A hundred years of Japanese glamour – the Takarazuka Revue

I originally wrote this post about the 100th anniversary of the Takarazuka Revue on my website, franpickering.com, but then I thought I’d share it here on Sequins and Cherry Blossom too. It comes from my recent trip to Japan when I went back to Takarazuka, which was the setting for The Cherry Blossom Murder, the first book in my Josie Clark in Japan mystery series.

Fran Pickering

Takarazuka Revue It’s the Takarazuka Revue’s one hundredth anniversary this year, so I absolutely had to go back to the little town in the mountains outside Osaka where it all began and see the anniversary production of their most famous show, The Rose of Versailles. It was a trip down memory lane for me – it’s several years since I was last there, and I was excited to be back.

Takarazuka The view down the Flower Path towards the theatre complex

Seeing a show at the Takarazuka Revue is the most amazing experience and I definitely recommend you try it if you ever get the chance. The theatre is massive – it seats 2,000 and the stage is twice the size of the stage at the London Coliseum.

Takarazuka The audience arriving for the 11 am show

The entrance to the theatre complex The entrance to the theatre complex

There are four hundred actresses in total – about seventy…

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Book Review – Sayonara by James A Michener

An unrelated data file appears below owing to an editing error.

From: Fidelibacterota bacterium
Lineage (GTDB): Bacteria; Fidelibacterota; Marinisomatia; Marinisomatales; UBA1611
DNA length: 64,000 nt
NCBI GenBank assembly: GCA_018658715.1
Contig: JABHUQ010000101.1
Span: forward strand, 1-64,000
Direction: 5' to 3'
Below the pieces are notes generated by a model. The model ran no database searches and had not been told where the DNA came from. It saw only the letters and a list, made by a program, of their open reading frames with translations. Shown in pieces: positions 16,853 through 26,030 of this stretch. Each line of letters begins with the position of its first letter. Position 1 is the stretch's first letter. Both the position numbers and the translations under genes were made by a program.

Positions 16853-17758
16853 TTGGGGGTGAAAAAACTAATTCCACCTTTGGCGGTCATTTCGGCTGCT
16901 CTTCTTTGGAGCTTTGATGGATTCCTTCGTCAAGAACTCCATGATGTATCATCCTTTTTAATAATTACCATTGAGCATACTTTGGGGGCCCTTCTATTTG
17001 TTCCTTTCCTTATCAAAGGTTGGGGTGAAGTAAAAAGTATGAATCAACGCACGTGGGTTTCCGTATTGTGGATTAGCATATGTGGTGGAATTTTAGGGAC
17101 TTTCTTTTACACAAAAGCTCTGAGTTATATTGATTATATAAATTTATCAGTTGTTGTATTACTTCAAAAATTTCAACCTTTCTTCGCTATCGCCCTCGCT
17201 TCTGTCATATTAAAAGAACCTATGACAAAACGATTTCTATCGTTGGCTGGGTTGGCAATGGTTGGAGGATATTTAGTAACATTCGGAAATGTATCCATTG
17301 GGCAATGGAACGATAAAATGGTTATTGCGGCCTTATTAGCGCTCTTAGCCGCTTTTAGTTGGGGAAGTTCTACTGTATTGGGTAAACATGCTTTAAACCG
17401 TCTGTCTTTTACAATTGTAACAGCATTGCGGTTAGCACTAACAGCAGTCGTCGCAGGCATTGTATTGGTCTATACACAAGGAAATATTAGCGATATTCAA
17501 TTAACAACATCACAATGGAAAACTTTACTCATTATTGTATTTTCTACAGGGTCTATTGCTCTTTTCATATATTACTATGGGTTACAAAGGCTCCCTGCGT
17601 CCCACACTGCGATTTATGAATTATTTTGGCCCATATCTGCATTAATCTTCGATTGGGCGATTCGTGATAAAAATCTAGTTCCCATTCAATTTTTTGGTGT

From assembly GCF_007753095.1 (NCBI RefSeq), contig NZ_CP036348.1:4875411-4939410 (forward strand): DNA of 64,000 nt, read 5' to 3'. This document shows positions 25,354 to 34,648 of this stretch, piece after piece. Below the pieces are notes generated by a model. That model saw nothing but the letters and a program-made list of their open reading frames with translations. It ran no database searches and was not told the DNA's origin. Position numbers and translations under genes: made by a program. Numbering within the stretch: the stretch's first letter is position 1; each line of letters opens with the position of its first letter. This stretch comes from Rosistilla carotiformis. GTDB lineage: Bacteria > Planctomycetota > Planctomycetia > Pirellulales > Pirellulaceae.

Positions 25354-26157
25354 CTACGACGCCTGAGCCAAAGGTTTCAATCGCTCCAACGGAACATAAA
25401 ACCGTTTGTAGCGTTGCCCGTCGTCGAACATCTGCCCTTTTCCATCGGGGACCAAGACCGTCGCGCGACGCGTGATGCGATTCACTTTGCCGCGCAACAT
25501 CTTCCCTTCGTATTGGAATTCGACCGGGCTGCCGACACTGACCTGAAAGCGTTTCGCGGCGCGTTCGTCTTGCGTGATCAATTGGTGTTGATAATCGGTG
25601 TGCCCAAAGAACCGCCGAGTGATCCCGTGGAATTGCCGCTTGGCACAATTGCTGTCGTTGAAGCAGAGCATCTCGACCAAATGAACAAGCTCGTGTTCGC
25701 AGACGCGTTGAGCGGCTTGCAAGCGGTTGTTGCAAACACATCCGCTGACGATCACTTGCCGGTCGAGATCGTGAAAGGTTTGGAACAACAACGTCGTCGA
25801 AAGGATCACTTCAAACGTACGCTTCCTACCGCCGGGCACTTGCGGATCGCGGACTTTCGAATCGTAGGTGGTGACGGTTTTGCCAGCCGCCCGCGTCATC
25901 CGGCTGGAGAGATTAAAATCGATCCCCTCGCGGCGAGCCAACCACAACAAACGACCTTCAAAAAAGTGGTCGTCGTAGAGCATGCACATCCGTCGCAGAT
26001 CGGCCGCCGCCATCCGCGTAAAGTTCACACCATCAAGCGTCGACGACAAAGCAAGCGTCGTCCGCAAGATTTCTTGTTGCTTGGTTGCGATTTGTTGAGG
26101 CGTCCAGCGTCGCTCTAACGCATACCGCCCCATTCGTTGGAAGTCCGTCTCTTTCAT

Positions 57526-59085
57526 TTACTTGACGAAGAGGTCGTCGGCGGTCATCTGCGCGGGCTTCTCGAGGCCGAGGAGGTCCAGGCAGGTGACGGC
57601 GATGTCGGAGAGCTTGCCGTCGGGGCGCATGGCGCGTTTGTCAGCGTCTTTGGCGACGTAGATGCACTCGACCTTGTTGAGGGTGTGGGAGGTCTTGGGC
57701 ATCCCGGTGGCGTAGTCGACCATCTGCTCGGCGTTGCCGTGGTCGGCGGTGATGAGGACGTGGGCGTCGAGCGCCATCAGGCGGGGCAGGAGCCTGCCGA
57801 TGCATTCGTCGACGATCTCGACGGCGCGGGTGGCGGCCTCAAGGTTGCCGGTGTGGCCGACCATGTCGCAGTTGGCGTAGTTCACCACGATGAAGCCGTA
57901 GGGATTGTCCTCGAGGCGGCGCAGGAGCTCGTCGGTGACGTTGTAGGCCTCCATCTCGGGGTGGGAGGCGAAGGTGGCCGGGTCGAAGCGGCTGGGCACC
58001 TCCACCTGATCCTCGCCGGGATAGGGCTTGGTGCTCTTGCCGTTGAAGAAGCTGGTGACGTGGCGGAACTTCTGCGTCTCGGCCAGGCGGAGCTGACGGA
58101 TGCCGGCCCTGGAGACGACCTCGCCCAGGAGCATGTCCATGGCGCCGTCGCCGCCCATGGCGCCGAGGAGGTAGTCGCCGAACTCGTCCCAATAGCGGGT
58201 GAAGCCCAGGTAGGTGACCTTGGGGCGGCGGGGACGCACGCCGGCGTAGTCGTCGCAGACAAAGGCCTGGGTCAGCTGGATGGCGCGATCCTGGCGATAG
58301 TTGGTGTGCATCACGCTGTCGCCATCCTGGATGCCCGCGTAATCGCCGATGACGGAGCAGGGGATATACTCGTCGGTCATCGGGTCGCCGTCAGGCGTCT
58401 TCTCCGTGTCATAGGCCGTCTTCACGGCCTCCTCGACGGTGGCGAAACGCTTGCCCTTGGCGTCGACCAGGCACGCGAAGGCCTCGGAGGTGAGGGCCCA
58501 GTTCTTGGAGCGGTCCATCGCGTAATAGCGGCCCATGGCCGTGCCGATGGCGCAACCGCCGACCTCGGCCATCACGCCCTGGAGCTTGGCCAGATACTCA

SayonaraThis year marks the sixtieth anniversary of the publication of Sayonara, bestselling author James A Michener’s towering novel of racial prejudice and its tragic consequences in Korean War era Japan. The hero is an American ace fighter pilot; the heroine, a top star at the Takarazuka Revue. And since it’s also Takarazuka’s 100th anniversary this year, I thought this was a good time to tell you about one of my favourite books. Continue reading

How Japanese is The Mikado?

The Mikado - Savoy Theatre 1885You know The Mikado – it’s the comic opera by Gilbert and Sullivan, with the ‘little list’ of things that won’t be missed that gets rewritten to satirise whatever politicians are in power every time a new production appears. I ask because the English National Opera has six performances coming up at the end of the month, from 21st to 31st January.

Their highly successful Jonathan Miller production sets the whole thing in a 1930’s seaside hotel in Britain. Which makes a lot of sense, as much of the enjoyment in the Mikado comes from poking fun at British customs and institutions. But how Japanese is The Mikado?
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